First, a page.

Choose the "best" answer1. You've been up all night
A. battling a stomach bug
B. comforting a sick child
C. petting a neurotic dog during a thunderstorm
D. talking your sister down from her latest break up
E. all of the above
Yup. You're gonna need a sub. Should be easy. Should be a no-brainer. But it never is! How many teachers have you heard say, "It's easier to come to school sick than to plan for a sub"?
Put Down the Glitter Glue
Why is it always so much fun to do anything else besides creating sub plans. You've probably seen the cute "Sub Tubs" on Pinterest. Am I the only one who would rather decorate the sub tub rather than fill it?
But this is the time of year to create, plan, amass and finally conquer your sub plans! You will be so, so happy in a few months when you need them. But where to get started?
The Essentials for Sub Plans
1. Make it easy. Anyone who has had to rely on a long-term sub will tell you that the primary goal of having a sub is keeping her happy!! It is wonderful to have a sub who loves to teach your classes. Make your sub's job easier.
- Provide crystal clear directions. Your sub may not be an experienced teacher. Keep that in mind.
- Make sure you provide the sub with everything he or she will need. Make all the copies, have the teacher key, provide directions for teaching.
- Have your class schedule, class lists, and seating chart clearly labled and available.
- Put all your sub stuff in a binder or folder (or hey, go ahead and make a cute sub tub of your own!). Make sure it is easy to find.
2. Make it clear. What do you want the sub to do? Your sub probably won't be able to follow your lesson plans. Especially if they are as cryptic as mine are!
But if you do want your sub to continue with your plans (an you have time to plan ahead), try "blowing them up." I do this by breaking them down step by step. I don't include objectives, but I make it clear by using a numbered list.
If you're in love with checklists like I am (you can read my post about how I use them), provide a checklist next to your plans so the sub can mark what is and isn't completed. Or use this "What Happened Today" chart. Find it here for free: "What Happened Today" note from the Sub
|Freebie available on my TPT store!|
3. Make it meaningful. There's a good chance that you don't want your sub to try to continue with the lessons you are currently working on. If that's the case, consider:
- using "evergreen" content that your students need extra practice with. This is an ideal time for them to get in some extra practice using quotation marks, capitalization, or using sentence variety. The beauty of evergreen content is that it can be used all year -- it's not seasonal.
- digging around in the supplemental materials that your textbook provides.
- scouring that bookshelf full of resources.
- pulling out those task cards!
- putting those learning games in your closet to use.
- rejecting "busy work"!
Do collect and assess what students do with the sub. Value the sub and students' work.
5. Use the clock. Help your sub by providing a timeline. Again, if your sub isn't a seasoned teacher, he or she may have no idea how much time students should devote to different activities. Provide an estimate. For example, how long should the sub allot for journaling, independent reading, or group work?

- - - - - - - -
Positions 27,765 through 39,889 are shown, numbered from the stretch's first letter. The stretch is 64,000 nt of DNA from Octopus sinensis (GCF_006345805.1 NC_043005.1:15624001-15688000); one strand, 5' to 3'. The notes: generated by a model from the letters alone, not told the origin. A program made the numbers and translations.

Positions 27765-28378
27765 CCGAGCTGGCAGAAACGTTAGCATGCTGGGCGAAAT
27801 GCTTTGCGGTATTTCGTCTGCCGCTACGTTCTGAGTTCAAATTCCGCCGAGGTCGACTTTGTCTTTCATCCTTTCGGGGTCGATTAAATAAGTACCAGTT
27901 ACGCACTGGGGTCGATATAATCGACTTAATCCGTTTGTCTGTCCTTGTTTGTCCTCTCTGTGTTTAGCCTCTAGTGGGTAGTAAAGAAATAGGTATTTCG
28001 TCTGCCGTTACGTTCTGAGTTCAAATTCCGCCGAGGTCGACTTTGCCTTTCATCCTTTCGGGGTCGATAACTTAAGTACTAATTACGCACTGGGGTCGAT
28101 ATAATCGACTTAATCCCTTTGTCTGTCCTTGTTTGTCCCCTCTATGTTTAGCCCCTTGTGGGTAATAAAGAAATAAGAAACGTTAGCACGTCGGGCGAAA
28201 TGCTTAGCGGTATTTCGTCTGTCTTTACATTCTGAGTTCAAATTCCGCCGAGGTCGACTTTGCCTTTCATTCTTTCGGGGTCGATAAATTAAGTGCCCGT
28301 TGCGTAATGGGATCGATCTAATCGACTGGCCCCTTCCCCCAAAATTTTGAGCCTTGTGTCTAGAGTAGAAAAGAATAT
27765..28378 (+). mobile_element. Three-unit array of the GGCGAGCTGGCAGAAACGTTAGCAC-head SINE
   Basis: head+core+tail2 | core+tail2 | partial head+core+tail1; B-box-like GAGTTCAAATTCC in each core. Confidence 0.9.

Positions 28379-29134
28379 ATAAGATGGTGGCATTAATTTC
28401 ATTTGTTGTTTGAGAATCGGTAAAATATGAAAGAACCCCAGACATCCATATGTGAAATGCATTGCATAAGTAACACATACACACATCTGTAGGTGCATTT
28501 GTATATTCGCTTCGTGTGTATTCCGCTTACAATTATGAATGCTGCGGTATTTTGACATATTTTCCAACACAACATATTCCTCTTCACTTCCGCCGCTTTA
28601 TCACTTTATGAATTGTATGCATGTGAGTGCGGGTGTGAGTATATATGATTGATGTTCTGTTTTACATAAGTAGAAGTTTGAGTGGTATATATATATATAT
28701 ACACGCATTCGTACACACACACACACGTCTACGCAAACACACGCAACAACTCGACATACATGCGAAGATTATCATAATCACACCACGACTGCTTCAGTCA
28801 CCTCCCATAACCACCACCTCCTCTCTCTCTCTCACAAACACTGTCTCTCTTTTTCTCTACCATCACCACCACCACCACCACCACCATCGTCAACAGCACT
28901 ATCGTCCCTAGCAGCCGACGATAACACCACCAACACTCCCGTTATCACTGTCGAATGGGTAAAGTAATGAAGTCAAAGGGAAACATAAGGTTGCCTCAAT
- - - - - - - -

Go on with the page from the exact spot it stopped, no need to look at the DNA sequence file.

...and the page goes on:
6. Change it up. You probably have your students moving around during class. They may move in and out of small groups, work with a partner, or turn and talk. Be sure to include that in your sub plans. Your students do not have to work in "monk-like silence" (a phrase a fellow teacher likes to use!) when you aren't at school. If your sub will be following your plans, be sure to build in opportunities for students to talk.
7. Plan ahead. One year, the administration wanted teachers to have two weeks of emergency plans. Whoa! That was a bit much, but once I created those plans, I reused them for several years! I don't know if you need two weeks of plans, but having at least one week will give you peace of mind.
8. Establishing Routines Helps Everyone. Your sub will love you forever if you train your students. How do you quiet your class? What do students do when they first walk into your class? How do you dismiss? Collect papers? Be sure to let your sub know the routines that you've taught your students.
I don't know why students feel like they get a free pass to do anything they want when a sub walks in the door, but having firm routines will help.
9. No study halls, please! A sub's job is difficult enough. You know how hard monitoring study hall can be. Sure, some kids will love it, but for others, it is play time. Respect the sub (and your students!) enough to provide meaningful work for the students.
10. Want more bells and whistles? My friend tucks a Starbucks gift card into her sub plans as a little extra way to say "thank you." We all know how difficult the job of a sub can be; there are tons of ideas for adding a special treat for a sub, but making sure you say "thank you" will go a long way!
Get 'er Done!
Carve out a bit of time soon to put together your sub plans. Remember that the ultimate goal is to make your time away from the classroom restful and less stressful! Knowing that your class will be taken care of while you're gone will be the best medicine of all!
Here's to a healthy school year!